Ovadia Yosef, rabbi and kingmaker, dies

Rabbi Ovadia Yosef  

Rabbi Ovadia Yosef, the religious scholar and spiritual leader of Israel’s Sephardic Jews who transformed his downtrodden community of immigrants from North Africa and Arab nations and their descendants into a powerful force in Israeli politics, died on Monday. He was 93.

His prominence helped boost the confidence of his community, which makes up roughly half of Israel’s population but faced discrimination by Ashkenazi or European Jews who traditionally dominated Israel’s government and religious institution. Rabbi Yosef parlayed his religious authority into political power, founding Shas, a party representing Sephardic Jews that became a kingmaker in several government coalitions.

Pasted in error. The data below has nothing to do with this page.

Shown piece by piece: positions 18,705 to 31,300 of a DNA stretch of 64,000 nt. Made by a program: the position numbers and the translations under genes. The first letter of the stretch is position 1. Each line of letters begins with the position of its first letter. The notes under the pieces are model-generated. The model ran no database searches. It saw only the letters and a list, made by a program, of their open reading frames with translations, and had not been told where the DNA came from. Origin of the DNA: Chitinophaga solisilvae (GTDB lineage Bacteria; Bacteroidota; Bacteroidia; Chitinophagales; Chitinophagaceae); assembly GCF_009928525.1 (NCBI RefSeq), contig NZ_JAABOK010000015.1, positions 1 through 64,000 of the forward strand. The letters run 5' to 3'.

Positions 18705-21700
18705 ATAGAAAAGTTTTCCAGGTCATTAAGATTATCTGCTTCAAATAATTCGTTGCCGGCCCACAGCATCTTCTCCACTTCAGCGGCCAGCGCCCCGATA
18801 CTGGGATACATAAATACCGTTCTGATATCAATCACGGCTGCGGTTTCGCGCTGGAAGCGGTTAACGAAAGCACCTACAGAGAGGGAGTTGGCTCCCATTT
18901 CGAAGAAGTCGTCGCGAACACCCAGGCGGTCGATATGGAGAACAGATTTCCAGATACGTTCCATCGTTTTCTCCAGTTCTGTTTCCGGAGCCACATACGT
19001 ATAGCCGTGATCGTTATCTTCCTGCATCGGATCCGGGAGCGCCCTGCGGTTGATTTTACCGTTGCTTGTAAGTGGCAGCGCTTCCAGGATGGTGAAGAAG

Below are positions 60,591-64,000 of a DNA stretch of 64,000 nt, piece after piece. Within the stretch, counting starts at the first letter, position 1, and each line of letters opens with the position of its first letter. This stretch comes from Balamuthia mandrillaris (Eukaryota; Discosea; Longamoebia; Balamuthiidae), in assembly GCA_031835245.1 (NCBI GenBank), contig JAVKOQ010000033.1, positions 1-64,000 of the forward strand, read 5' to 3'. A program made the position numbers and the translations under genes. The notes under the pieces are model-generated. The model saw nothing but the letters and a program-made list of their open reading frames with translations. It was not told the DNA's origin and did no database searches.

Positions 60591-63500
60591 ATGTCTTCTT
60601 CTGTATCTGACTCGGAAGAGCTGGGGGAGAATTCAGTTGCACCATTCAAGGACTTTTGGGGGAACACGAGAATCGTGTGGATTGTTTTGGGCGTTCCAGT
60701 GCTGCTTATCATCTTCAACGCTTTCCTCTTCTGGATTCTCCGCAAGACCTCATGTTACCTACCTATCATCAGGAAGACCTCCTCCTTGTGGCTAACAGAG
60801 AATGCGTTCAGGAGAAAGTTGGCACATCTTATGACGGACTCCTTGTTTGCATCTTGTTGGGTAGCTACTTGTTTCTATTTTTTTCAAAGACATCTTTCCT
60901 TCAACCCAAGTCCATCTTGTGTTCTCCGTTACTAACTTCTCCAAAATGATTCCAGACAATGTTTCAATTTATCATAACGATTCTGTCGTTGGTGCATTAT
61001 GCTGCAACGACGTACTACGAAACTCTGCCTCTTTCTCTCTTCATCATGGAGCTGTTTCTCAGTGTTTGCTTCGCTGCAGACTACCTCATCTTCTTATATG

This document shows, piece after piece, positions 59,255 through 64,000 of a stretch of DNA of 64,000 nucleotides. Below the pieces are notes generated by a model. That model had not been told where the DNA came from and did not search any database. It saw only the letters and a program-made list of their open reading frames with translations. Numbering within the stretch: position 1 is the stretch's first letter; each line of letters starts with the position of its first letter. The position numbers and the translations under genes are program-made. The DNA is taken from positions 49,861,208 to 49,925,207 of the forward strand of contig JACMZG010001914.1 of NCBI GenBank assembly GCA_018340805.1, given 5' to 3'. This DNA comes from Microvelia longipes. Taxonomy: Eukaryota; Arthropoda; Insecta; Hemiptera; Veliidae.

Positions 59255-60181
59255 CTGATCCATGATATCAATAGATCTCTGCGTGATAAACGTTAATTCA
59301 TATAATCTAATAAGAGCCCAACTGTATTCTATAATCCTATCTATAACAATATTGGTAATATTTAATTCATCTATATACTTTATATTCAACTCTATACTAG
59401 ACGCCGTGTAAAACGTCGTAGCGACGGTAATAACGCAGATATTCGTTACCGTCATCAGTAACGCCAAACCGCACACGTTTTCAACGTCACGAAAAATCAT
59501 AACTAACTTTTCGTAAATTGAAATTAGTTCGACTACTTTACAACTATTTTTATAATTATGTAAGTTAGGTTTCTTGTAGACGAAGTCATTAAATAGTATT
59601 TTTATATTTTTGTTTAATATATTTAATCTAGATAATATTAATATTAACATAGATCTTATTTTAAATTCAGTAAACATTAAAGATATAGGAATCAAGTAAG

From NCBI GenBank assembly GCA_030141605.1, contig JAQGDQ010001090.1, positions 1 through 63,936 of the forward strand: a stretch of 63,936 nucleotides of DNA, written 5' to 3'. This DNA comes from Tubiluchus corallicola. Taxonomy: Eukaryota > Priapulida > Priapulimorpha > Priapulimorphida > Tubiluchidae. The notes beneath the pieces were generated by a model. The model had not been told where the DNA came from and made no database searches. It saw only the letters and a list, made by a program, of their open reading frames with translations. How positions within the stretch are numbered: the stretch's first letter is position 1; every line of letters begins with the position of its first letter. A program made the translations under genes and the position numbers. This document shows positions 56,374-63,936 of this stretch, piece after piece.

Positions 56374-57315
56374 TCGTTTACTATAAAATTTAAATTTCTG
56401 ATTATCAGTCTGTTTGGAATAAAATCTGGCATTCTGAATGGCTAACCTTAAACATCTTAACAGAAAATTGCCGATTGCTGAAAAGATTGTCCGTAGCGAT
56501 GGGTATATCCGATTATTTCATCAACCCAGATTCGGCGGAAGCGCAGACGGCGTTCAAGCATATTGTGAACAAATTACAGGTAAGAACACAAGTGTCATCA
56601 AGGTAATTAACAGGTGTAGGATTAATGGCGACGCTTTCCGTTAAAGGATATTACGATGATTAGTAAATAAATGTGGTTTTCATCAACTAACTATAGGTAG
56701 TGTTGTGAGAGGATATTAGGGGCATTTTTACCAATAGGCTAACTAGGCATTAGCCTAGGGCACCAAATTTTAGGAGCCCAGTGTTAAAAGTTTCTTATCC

The Iraqi-born Rabbi Yosef came to national prominence when he served as Israel’s chief Sephardic rabbi from 1972 to 1983.

His influence reached beyond the party, and he was known for his fierce statements that offended widely disparate segments of society.

“The sanctity of life overrules the slogan of not giving up an inch,” he once said. This countered decrees by other rabbis, who declared that no Jew had a right to hand over any part of the biblical Land of Israel to a non-Jew for any reason. But in recent years he appeared to retreat, emphasising the religious and security aspects of the West Bank for Israel — AP